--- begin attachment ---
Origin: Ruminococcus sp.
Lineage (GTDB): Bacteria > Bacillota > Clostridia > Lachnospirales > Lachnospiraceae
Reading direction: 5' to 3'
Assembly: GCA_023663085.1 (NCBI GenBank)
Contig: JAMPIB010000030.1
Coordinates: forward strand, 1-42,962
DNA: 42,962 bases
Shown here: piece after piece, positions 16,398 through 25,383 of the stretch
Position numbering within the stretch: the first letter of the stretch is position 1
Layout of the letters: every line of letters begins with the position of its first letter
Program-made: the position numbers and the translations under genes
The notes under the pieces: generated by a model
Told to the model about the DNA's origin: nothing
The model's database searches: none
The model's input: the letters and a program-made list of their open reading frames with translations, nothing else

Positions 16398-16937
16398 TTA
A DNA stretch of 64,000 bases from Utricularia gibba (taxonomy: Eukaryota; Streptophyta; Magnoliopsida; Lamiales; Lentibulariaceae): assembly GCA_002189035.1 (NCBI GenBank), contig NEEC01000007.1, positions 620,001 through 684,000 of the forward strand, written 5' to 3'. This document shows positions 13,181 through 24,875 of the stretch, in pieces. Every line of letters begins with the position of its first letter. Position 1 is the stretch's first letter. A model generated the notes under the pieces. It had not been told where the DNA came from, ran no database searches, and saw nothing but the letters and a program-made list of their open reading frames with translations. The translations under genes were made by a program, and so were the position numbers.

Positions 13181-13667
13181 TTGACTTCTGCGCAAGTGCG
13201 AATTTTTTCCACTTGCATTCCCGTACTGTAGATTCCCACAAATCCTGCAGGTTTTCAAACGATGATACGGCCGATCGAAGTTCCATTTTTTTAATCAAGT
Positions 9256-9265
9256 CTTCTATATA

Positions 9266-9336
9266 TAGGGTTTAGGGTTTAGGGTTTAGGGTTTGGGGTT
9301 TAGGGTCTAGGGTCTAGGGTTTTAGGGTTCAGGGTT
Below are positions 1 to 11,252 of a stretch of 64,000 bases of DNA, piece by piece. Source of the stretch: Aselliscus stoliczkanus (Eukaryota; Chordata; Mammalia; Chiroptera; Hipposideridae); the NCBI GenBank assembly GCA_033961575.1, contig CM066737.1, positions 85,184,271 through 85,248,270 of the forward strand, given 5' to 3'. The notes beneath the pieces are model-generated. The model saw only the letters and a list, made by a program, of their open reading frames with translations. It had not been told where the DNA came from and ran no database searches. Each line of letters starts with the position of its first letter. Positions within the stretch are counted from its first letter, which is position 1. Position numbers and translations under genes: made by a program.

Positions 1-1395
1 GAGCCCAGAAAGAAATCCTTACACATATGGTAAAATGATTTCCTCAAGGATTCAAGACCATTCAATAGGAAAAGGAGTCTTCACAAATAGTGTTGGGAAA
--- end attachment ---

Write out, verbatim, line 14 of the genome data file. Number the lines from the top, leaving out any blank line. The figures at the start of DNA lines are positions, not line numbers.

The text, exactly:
The model's database searches: none